Nanotechnology that’s giving chronic patients back their daily life
At Holst Centre we are leading the way in developing scalable micro- and nanotechnological building blocks to produce a new generation of therapeutic systems that can diagnose disease processes and treat them autonomously.
Our population is aging and the number of people with a chronic disease is growing rapidly. Healthcare costs are already surging at the risk of becoming unaffordable. Technical innovations can contribute to the solution of these challenges. Autonomous therapeutic systems can not only help monitor our health, but also administer the right (personal) therapy based on this information. This could greatly reduce the pressure on care, and also provide the opportunity for patients to live normal lifes, without having to deal with chronic treatment or lifestyle modifications. To make this happen, innovation in micro and nanotechnology must go hand in hand with innovation in advanced (bio) materials and cell-supporting techniques.
By developing scalable micro- and nanotechnological building blocks, Holst Centre creates a new generation of therapeutic systems that can detect (new) biomarkers in order to diagnose disease progression and treat these autonomously. By combining our extensive expertise in nano-electronics, sensor technology and AI, we can build therapeutic systems to the highest standards.
To be successful, these systems need to be extremely energy efficient, compact, and cost-effective. In addition, these systems must be able to communicate with the patient and the healthcare professional. Ultimately, the therapeutic system must operate autonomously in the complex human body, while communicating with other autonomous, external systems. Smart algorithms convert the data obtained from the sensors into actionable insights for diagnosis and treatment.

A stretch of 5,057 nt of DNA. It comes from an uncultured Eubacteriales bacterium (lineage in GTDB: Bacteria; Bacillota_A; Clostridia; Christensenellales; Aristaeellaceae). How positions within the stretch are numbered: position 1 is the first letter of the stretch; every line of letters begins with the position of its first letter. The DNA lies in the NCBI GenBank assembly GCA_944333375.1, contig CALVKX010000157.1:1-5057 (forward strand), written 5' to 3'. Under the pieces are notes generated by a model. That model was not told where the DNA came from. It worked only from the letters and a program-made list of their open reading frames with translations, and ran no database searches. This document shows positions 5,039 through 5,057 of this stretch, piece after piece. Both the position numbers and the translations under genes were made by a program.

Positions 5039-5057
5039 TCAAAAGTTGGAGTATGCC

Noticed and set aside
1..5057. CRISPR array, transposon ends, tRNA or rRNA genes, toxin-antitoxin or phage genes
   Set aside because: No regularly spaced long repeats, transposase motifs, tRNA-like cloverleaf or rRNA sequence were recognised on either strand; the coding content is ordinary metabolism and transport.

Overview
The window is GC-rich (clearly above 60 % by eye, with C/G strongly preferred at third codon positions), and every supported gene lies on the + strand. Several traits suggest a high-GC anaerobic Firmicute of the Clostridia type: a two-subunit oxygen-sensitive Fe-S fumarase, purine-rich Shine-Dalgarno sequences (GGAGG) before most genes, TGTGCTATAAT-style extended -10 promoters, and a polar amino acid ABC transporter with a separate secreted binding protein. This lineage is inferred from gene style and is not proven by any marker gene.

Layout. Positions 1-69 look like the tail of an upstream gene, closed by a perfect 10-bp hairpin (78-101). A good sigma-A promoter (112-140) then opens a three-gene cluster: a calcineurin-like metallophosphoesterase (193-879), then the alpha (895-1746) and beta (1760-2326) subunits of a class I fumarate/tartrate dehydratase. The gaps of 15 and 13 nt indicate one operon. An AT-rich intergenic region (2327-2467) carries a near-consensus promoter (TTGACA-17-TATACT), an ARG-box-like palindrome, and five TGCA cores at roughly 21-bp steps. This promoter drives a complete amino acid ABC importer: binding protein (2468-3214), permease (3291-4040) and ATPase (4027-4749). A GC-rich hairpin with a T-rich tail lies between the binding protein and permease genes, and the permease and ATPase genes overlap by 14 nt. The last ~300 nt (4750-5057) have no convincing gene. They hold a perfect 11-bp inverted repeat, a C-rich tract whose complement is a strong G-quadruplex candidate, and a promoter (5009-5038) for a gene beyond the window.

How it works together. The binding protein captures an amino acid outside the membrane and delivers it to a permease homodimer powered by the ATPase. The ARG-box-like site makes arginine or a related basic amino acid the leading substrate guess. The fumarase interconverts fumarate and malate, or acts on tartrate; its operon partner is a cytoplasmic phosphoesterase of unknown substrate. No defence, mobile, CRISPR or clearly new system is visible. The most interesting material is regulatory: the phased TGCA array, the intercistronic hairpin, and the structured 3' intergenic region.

In our research and development line, we develop scalable, mass-producible building blocks that can (partially) replace or support organ functions. A good example is our collaboration with Neurogyn. A combination of these building blocks and an integration with advanced biomaterials and regenerative technologies is ultimately necessary for the production of artificial organs, which, in the long term, could also be implanted.
The ultimate goal can be a portable artificial kidney, a pancreas or new organs that can control depression or rheumatoid arthritis. It is essential that state-of-the-art biomedical and clinical knowledge from research is translated rapidly into tangible products that help support the patient autonomously. That is why the next step of mass production is always considered in an early stage, when we translate research into the first prototypes.